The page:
Another provision gives policymakers insight into hospital billing practices by requiring off-campus outpatient departments to bill under a unique national provider identifier (NPI) as a condition of receiving Medicare payment. However, a similar clause applying to commercial payments in the Ways and Means Committee’s draft did not make it into the consolidated bill.
When the Medicare provision was included in the Energy and Commerce Committee’s bill in May, the AHA said the obligation for hospitals to attest to having a unique NPI for each off-campus facility would be problematic.
“We are very concerned about this requirement given that past CMS review and approval of similar attestations has been extremely burdensome and difficult,” the AHA stated.
Health plan fiduciaries also would have a guaranteed right to audit all de-identified claims and encounter information to determine the equanimity of provider payments, including those made through value-based payment arrangements.
One feature of an earlier committee bill that did not make it into the merged legislation was a provision mandating disclosure of provider ownership information. The requirement, seen as an effort to gain insight into private equity ownership of hospitals, was left out after Wall Street firms reportedly lobbied against its inclusion.
The political calculation
Although Republicans have a slim majority in the House and thus chair the committees that collaborated on the new bill, Democratic support probably will be needed to secure passage, Donahue said. Some Republicans, including those who serve rural districts where hospitals are struggling, may object to the bill.
Rep. Frank Pallone (D-N.J.), ranking member on the Energy and Commerce Committee, joined the three committee chairs in sponsoring the new legislation. The Democratic caucus is split on the bill, Donahue said, but Pallone’s endorsement and the support for the provisions as seen in the committee phase suggest the party can contribute a sufficient number of votes.
After that, the bill would need to pass the Senate, but that is unlikely to be a problem.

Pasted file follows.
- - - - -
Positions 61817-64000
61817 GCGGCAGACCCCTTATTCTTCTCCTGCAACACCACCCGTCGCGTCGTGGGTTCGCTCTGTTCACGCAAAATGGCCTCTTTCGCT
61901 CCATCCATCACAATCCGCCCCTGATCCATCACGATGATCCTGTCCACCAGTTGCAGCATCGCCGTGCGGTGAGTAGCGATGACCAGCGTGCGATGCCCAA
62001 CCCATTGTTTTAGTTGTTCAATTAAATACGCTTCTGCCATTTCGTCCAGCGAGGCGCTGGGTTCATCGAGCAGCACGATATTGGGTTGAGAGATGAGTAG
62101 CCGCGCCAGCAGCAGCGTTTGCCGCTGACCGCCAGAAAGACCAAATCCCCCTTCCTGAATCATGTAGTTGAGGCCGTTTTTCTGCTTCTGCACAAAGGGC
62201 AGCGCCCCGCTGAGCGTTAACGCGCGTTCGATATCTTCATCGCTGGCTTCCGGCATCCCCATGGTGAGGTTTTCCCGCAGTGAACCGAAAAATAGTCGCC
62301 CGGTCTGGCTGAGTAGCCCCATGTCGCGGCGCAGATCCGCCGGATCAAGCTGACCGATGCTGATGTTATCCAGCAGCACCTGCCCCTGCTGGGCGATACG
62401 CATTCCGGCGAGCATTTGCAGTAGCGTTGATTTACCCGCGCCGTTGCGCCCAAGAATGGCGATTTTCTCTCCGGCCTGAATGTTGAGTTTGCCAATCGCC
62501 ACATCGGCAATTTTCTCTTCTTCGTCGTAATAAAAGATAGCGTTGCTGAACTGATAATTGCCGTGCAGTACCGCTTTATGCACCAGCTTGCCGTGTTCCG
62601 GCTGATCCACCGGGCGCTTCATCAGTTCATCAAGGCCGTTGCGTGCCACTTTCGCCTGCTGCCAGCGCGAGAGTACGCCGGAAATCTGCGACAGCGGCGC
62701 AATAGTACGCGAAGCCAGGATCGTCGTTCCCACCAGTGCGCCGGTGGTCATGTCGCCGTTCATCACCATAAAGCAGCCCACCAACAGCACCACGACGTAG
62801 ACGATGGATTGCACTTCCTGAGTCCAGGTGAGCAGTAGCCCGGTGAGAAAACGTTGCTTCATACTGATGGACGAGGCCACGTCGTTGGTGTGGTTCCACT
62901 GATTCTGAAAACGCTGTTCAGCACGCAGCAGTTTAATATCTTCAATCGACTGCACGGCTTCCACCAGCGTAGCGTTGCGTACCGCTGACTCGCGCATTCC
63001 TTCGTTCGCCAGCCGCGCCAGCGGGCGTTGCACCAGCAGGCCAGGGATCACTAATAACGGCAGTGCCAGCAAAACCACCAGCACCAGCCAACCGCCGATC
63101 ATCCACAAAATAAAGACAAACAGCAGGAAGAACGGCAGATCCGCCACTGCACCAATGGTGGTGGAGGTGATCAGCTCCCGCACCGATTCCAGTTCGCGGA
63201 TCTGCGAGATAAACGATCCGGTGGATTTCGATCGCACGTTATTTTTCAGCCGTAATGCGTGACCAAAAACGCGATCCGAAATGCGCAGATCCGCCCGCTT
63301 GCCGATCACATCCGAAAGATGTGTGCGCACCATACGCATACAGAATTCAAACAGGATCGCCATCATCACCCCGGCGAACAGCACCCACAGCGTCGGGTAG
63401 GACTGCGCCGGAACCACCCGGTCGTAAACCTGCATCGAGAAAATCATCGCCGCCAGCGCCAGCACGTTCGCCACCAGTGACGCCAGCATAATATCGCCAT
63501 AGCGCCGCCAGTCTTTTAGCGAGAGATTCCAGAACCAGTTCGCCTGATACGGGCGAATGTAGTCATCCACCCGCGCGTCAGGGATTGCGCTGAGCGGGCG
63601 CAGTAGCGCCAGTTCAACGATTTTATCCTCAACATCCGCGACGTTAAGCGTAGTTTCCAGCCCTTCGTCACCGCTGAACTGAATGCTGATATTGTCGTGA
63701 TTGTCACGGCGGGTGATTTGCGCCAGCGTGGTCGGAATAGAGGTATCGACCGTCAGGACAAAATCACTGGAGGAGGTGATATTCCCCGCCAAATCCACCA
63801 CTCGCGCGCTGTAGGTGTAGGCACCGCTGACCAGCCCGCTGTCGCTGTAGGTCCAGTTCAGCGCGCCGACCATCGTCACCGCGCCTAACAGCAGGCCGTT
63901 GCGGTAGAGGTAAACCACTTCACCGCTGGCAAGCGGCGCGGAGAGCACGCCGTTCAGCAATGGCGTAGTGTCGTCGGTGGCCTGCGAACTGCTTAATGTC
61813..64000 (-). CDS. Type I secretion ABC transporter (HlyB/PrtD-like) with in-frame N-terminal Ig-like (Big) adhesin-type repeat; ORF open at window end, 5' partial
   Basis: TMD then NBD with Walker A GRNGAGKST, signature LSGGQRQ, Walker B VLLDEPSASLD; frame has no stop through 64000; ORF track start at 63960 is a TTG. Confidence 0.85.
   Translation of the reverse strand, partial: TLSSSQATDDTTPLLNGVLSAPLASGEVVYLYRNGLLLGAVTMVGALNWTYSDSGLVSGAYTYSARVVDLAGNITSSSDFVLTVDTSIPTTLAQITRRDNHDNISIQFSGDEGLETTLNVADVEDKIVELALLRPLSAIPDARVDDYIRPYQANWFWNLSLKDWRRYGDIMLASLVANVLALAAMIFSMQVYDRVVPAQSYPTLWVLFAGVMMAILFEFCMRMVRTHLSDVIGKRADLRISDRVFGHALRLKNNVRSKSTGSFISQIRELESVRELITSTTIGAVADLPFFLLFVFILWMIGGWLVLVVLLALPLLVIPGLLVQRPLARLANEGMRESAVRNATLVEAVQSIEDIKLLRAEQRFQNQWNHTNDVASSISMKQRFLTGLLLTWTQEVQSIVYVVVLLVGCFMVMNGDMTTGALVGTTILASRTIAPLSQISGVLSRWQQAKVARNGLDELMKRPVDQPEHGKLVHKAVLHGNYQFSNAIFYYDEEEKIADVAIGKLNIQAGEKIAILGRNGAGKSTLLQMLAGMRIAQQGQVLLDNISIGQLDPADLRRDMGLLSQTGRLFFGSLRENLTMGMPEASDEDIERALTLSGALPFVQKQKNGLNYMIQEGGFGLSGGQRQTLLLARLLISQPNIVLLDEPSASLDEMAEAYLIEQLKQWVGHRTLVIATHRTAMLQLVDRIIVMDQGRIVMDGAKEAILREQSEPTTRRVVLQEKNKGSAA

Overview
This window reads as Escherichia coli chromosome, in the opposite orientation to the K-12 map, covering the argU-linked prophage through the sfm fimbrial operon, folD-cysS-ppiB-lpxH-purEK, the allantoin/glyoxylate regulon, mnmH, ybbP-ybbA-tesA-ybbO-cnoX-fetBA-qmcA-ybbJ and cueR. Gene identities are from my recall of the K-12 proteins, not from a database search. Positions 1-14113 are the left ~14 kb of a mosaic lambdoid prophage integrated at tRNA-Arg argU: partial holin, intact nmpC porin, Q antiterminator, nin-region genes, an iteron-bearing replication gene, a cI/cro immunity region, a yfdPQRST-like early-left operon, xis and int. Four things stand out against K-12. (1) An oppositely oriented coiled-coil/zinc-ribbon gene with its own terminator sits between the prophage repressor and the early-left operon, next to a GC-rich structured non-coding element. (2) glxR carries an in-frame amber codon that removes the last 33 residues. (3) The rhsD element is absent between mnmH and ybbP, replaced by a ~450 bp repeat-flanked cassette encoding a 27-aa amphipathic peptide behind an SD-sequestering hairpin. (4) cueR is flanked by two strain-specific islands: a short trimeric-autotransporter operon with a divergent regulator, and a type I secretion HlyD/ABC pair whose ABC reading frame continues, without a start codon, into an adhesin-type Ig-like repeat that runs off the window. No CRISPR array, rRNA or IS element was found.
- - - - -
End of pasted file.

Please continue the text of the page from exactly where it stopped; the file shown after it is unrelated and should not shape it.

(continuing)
“The Senate has really deferred to the House on a lot of this,” Donahue said.
Whereas a major healthcare bill such as the No Surprises Act was tucked into a larger government funding package in late 2020, Donahue said the Lower Costs, More Transparency Act could move as stand-alone legislation in the coming weeks if necessary.
Although the provision on drug administration arguably is the most contentious in the bill for healthcare providers, “as far as site-neutral [payment] goes, this is about as modest an entry point as [legislators] could have conceived,” Donahue said. “They have total liberty to go much larger than this. They probably will down the road, but this is a really small step in that direction.”
In the upper chamber, senators such as Bernie Sanders (I-Vt.) have pushed a more sweeping healthcare transparency agenda than the version seen in the House bill.
Sanders authored a bill draft that prohibits facility fees billed by both on- and off-campus outpatient departments and caps prices for evaluation and management, telehealth and other low-complexity services provided by such departments. The cap would be based on the qualifying payment amount for an item or service as determined under the No Surprises Act.
Another Senate bill, the bipartisan Site-based Invoicing and Transparency Enhancement (SITE) Act, would require off-campus outpatient departments to use not only a unique NPI on commercial insurance claims but also a HIPAA X12 837P transaction form or CMS 1500 form for all such claims.
The SITE Act also would eliminate the grandfather clause in the Bipartisan Budget Act of 2015 that exempted off-campus outpatient departments from wide-ranging site-neutral payment requirements if the departments were in operation or under construction when the legislation was passed. Similar language to the SITE Act was included in an early House bill draft before being trimmed during the committee deliberation phase.